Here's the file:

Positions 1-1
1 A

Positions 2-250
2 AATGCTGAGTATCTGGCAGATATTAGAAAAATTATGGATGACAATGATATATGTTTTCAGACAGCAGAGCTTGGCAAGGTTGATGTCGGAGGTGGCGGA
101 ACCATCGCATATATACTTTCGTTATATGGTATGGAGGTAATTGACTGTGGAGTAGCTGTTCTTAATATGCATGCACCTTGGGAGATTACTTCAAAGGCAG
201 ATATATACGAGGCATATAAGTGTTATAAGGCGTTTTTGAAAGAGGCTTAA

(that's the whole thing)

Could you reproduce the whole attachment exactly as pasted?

Positions 1-1
1 A

Positions 2-250
2 AATGCTGAGTATCTGGCAGATATTAGAAAAATTATGGATGACAATGATATATGTTTTCAGACAGCAGAGCTTGGCAAGGTTGATGTCGGAGGTGGCGGA
101 ACCATCGCATATATACTTTCGTTATATGGTATGGAGGTAATTGACTGTGGAGTAGCTGTTCTTAATATGCATGCACCTTGGGAGATTACTTCAAAGGCAG
201 ATATATACGAGGCATATAAGTGTTATAAGGCGTTTTTGAAAGAGGCTTAA